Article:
Park Center for Independent Media and the Finger Lakes Environmental Film Festival launch International Convenings on Co-Creation in Documentary and Journalism

Ithaca, New York, 15 July: The Park Center for Independent Media (PCIM) and the Finger Lakes Environmental Film Festival (FLEFF) at Ithaca College (US) are launching a new international initiative to convene scholars, producers, and journalists to probe teaching cocreation during pandemic and protest.

The first international convening on Cocreation in Documentary and Journalism during Pandemic and Protest was held on Thursday, July 9, 2020. Cocreation operates on a horizontal model of collaboration rather than a top-down model of a single author or writer.

Producers and scholars of documentary, journalism, and new media explored innovative teaching strategies for small scale cocreation documentary and journalism production and theory during pandemic and protest at their universities and colleges.  

Twenty participants joined from the United Kingdom, Greece, Canada, Kuwait, Australia, Scotland, and the United Kingdom. They represented a range of institutions including California College of the Arts, York University (Canada), Concordia University (Canada), University of Rochester, University of the West of England (UK), University of Bristol (UK), University of Lincoln (UK), University of Kuwait, RMIT (Australia), University of St. Andrews (Scotland), RMIT University (Australia), University of Illinois-Champaign, University at Buffalo, Hendrix College, and Ithaca College (US), 

This event followed the international webinars on cocreation and participatory media organized by Park Center for Independent Media (Co-creation in Documentary during Pandemic and Protest, June 24, 2020, with the journal Afterimage) and the iDocs webinar at the University of the West of England, UK (Co-creating in times of corona pandemic, July 2).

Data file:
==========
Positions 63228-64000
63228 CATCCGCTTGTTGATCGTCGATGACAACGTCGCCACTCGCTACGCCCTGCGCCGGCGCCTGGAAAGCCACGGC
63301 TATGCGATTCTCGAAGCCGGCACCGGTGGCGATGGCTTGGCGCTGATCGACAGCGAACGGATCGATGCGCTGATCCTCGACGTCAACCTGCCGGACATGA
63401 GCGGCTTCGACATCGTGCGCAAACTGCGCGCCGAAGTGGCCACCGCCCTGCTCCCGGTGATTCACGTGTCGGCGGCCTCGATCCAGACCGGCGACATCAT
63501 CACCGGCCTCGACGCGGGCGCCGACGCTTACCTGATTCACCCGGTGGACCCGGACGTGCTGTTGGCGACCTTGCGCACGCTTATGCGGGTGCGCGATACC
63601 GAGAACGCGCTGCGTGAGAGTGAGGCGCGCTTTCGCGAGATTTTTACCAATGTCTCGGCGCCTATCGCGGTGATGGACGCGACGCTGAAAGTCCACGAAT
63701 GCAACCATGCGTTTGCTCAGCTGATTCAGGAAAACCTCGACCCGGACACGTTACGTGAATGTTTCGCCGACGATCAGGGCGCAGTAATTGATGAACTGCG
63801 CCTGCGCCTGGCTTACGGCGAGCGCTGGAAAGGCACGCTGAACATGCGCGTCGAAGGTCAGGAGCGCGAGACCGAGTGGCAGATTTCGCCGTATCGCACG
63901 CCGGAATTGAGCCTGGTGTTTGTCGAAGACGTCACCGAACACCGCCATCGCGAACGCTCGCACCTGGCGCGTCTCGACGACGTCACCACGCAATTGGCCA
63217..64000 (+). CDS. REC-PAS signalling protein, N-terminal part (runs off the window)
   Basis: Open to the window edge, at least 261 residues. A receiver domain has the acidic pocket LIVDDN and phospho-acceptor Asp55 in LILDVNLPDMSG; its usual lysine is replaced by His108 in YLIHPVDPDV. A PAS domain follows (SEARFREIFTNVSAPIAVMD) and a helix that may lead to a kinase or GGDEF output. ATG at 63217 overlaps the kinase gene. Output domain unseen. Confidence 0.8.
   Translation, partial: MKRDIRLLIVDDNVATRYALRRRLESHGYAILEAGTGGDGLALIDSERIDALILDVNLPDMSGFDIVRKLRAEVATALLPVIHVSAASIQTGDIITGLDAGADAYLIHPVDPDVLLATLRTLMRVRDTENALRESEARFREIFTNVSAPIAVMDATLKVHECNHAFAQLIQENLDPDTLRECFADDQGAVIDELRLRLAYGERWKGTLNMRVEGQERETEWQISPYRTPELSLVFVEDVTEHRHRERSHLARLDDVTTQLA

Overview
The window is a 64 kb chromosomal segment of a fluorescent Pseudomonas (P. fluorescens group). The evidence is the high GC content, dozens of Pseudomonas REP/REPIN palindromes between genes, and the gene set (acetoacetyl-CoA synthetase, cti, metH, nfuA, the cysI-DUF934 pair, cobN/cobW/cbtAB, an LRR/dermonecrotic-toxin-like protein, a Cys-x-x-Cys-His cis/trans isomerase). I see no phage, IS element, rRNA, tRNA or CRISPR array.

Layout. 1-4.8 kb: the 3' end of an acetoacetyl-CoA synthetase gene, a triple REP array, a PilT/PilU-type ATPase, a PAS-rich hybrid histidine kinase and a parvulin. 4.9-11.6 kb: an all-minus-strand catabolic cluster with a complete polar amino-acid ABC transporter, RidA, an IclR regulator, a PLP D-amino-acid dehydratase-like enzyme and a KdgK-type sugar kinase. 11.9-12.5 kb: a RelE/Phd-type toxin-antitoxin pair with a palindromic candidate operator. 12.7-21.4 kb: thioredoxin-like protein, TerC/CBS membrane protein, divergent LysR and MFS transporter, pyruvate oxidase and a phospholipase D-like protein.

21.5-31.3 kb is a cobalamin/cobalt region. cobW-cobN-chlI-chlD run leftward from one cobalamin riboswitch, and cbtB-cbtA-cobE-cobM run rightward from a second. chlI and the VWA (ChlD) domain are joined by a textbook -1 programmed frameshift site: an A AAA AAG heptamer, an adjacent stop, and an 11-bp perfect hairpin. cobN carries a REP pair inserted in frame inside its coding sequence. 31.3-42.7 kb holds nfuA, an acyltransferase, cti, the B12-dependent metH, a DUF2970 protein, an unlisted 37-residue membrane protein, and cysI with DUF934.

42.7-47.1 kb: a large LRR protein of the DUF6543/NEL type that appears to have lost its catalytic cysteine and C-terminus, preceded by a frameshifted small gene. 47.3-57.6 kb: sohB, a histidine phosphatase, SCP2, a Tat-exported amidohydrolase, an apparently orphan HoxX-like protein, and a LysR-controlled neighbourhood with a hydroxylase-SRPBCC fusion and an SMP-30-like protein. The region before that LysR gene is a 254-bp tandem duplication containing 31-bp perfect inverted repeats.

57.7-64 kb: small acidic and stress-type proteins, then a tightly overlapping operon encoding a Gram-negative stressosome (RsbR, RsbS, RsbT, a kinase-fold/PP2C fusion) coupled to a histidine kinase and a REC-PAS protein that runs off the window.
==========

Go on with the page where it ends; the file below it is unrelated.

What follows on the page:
The PCIM/FLEFF initiative plans to advance conversations and collaborations between practitioners and theorists of documentary and journalism to contribute to this ongoing national, international and cross-institutional dialogue. 

More convenings are slated to coordinate with efforts at iDocs in the United Kingdom and at other journalism and communications programs internationally on this urgent topic of cocreation, pandemic, and protests across documentary and journalism.

For more information, contact Raza Rumi, or Patricia Zimmermann,


Media Education Foundation: documentary films. challenging media.
  Healing From Hate 
This is a FREE online event, Thursday, July 23

7:30-9:00pm (ET): Watch Party
9:00-9:30pm: Live Virtual Q & A/Discussion

Please register (free) to receive the link to watch and participate in the Q & A. Join the Karuna Center for Peacebuilding on June 23 at 7:30 pm ET for a special online community screening of the documentary HEALING FROM HATE: BATTLE FOR THE SOUL OF A NATION.   HEALING FROM HATE takes a riveting inside look at the work of the organization Life After Hate, a group of former Skinheads and neo-Nazis who are now working on the front lines to de-radicalize violent extremists and transform racist attitudes. The screening will be followed by a discussion and Q & A with award-winning filmmaker Peter Hutchison and Life After Hate co-founder Tony McAleer, who’s featured in the film. Olivia Stokes Dreier, the Executive Director of the Karuna Center, will moderate the discussion. We urge you to join us for this special screening and discussion as America’s long-overdue reckoning with systemic racism, white supremacy, and racist violence continues to reverberate.This event is co-sponsored by the Media Education Foundation. 


Ongoing Anti-Racist Workspaces for White-Identifying Students


Contributed by Samantha Elebiary

Ithaca College has been organizing virtual spaces for faculty, staff, and students to gather and reflect on the current and ongoing race relations in the United States. These spaces are designed for white-identified students to understand systemic racism in order to dismantle it, and to understand their role in this work. 

Dear students,

We are creating spaces for white-identifying students to be in community to learn, grow, challenge one another, and strive to shift from “I am not racist” to truly understanding what it means to be anti-racist in thought and practice. Whether you are just beginning your journey of understanding racism and what it means to be anti-racist or are well-practiced and disciplined at interrupting the script of white supremacy, you are welcome and encouraged to participate.